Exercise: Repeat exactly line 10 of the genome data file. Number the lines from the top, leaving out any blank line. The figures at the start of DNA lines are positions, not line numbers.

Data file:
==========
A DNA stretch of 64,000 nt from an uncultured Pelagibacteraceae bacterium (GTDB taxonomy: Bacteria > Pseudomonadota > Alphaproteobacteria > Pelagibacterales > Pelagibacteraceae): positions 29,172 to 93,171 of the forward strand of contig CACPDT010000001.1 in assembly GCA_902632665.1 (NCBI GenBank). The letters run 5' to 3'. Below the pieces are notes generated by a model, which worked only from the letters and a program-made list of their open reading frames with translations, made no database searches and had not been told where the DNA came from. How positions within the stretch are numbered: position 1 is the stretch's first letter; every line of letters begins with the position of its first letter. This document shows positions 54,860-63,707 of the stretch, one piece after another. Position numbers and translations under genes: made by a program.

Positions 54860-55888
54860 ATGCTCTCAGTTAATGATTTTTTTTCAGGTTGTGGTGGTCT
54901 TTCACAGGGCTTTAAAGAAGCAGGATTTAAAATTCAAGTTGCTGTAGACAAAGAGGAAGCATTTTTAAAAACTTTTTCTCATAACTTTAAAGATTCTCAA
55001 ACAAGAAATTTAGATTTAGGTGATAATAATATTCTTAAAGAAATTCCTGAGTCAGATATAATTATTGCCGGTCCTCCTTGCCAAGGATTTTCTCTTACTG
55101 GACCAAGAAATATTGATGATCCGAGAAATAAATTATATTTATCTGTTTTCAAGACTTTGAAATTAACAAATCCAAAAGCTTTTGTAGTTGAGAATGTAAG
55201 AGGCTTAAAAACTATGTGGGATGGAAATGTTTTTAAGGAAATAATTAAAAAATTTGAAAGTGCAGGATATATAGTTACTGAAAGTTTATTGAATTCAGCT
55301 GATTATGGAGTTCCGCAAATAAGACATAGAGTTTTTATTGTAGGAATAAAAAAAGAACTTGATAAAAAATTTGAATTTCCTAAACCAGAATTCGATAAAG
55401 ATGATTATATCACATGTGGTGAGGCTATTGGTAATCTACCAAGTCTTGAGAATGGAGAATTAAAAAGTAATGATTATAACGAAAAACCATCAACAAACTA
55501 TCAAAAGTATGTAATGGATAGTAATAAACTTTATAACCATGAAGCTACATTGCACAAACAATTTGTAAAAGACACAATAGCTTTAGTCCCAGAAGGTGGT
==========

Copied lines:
55501 TCAAAAGTATGTAATGGATAGTAATAAACTTTATAACCATGAAGCTACATTGCACAAACAATTTGTAAAAGACACAATAGCTTTAGTCCCAGAAGGTGGT